Passwords have been an important part of online security since the dawn of the Internet, and they are still the most common form of authentication today. However, with the rise of cyberattacks targeting password-based authentication and serious data breaches, passwords don’t seem like a safe solution anymore.
So if passwords come with serious security risks, we can say goodbye to them and use passwordless login instead.
In the context of cybersecurity, biometric authentication is a security method that checks a person’s unique biological characteristics to confirm the person’s identity, such as fingerprints, retinal scans, verification voice or face recognition.
While cybercriminals can use a copy of your face, voice, or fingerprint in a spoofing attack, the use of smart security tools and additional authentication methods is not enough. supplements can significantly reduce this risk.
However, while biometrics are more secure and user-friendly than passwords, they also have some downsides. In particular, biometric authentication requires specialized hardware and software, which can make this method expensive. Also, biometric data is quite private, so some people may feel uncomfortable using it for authentication.
2. Multi-Factor Authentication
As the name suggests, multi-factor authentication (MFA for short) is an authentication method that requires two or more factors for verification before allowing access to an online application or service.
So instead of being content with a static username and password, MFA requires additional verification factors like a one-time password, geo-location, or fingerprint scanning. By ensuring that user credentials are not stolen, MFA helps reduce the chances of fraud or successful identity theft.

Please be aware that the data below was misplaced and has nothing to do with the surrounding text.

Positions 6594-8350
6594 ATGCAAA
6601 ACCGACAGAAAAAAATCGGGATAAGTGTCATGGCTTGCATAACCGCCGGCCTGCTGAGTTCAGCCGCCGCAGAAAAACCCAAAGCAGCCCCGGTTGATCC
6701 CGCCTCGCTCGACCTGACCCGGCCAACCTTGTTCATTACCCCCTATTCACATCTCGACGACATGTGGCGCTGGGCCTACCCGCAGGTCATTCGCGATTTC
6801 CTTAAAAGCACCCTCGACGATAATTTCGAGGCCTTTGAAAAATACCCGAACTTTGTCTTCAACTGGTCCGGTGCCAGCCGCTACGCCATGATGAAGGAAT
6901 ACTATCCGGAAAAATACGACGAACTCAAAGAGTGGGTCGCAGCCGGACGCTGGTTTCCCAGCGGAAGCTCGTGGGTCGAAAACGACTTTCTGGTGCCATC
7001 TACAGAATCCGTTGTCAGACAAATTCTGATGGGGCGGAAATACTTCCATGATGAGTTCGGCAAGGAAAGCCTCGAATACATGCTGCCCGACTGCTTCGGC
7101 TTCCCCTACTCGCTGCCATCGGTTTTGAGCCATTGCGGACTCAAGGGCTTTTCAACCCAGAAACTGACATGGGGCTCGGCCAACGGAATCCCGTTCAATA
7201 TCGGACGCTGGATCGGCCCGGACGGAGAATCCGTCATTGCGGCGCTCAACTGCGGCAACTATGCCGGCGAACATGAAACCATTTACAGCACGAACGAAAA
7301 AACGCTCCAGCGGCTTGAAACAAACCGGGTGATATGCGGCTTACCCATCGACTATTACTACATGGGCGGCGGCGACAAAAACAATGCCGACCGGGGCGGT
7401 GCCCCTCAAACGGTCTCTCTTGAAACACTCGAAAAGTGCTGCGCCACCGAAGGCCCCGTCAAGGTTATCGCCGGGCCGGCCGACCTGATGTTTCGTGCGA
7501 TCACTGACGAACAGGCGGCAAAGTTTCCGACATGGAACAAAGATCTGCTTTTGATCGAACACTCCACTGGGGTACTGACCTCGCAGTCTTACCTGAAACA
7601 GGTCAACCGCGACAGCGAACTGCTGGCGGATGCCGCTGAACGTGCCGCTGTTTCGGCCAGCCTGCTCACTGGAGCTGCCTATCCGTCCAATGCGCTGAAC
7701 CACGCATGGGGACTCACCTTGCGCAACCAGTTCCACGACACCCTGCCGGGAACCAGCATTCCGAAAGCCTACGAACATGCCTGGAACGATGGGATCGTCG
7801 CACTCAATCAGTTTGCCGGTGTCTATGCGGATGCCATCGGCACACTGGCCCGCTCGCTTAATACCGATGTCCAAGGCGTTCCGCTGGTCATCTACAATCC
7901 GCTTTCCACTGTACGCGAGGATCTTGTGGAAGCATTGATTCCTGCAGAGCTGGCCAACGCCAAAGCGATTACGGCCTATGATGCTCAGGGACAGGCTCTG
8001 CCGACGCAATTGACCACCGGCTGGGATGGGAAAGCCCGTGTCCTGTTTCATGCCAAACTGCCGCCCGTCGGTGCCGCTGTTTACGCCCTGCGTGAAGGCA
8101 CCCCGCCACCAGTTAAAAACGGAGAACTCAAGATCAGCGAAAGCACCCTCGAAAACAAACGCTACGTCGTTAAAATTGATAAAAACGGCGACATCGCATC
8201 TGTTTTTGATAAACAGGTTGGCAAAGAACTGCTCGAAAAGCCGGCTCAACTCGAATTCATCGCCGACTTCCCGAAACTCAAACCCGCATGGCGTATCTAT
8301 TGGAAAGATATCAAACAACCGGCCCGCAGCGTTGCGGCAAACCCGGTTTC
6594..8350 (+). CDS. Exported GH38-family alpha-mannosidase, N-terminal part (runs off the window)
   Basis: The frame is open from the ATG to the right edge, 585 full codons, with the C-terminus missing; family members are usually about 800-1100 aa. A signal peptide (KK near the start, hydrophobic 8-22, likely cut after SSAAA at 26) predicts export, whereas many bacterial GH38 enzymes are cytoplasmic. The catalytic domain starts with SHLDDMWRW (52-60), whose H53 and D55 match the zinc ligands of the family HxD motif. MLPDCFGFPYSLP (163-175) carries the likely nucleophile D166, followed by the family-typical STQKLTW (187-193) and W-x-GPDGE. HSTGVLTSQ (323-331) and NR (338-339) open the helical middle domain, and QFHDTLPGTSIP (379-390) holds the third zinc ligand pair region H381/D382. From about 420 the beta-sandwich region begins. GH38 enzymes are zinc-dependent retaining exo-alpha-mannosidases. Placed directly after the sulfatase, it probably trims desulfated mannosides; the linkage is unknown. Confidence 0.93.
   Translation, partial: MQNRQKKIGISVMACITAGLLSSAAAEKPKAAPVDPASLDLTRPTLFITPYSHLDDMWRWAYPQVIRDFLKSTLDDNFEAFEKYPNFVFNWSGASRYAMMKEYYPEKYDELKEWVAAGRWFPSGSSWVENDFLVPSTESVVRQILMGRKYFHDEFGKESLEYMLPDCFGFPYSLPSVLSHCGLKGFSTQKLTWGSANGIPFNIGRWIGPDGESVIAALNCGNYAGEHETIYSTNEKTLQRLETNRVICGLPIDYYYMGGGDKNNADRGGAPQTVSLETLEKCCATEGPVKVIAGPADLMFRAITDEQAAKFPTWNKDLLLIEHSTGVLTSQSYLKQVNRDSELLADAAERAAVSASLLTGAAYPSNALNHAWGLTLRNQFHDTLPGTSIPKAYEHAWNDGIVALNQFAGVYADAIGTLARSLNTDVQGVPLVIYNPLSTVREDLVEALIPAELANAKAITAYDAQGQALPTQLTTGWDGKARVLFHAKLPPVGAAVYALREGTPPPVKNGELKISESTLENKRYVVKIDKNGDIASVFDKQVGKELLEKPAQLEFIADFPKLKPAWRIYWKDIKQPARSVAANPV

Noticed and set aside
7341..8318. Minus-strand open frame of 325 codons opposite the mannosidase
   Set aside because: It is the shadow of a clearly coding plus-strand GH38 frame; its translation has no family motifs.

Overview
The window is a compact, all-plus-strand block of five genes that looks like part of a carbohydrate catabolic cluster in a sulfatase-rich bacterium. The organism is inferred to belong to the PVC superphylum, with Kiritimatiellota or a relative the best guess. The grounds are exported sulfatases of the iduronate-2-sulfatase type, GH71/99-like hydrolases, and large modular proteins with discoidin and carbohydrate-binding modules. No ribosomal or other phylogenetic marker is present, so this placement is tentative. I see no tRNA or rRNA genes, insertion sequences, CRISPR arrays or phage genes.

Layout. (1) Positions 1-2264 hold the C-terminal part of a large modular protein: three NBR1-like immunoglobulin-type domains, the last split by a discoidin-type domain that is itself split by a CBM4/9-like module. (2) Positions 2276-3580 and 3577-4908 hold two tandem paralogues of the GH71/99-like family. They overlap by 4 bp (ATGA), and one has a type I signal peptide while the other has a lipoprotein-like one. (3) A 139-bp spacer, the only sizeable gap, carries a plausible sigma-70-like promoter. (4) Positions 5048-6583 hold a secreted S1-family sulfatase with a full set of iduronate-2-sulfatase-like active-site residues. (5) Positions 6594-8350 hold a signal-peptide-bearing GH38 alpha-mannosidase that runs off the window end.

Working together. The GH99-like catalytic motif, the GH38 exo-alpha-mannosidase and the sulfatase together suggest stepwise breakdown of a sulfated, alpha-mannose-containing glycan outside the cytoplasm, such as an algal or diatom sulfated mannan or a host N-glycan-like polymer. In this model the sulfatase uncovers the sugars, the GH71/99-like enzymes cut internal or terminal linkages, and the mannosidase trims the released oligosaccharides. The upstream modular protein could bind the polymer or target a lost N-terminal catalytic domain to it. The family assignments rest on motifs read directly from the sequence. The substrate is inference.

While MFA is more secure than just using a static password, it is also less convenient because the user has to go through many steps. For example, if you lose the device you were using for a second authentication, you could be locked out of all online accounts that use MFA.
3. Security key authentication
To ensure that the right users have access to the right data, this type of MFA secures your passwords by adding a security key, a physical device that is plugged into your computer (via a USB port or connected to your computer). Bluetooth connection) every time you sign in to a service it protects.
Security keys are sometimes confused with security tokens, which are also physical devices but are devices that generate a 6-digit code when prompted by the MFA. Although there is a purpose, they are not the same.
While security keys can resist password-based attacks, they are still a relatively new player in the cybersecurity war. Also, if your security key is stolen or lost, this becomes a serious problem.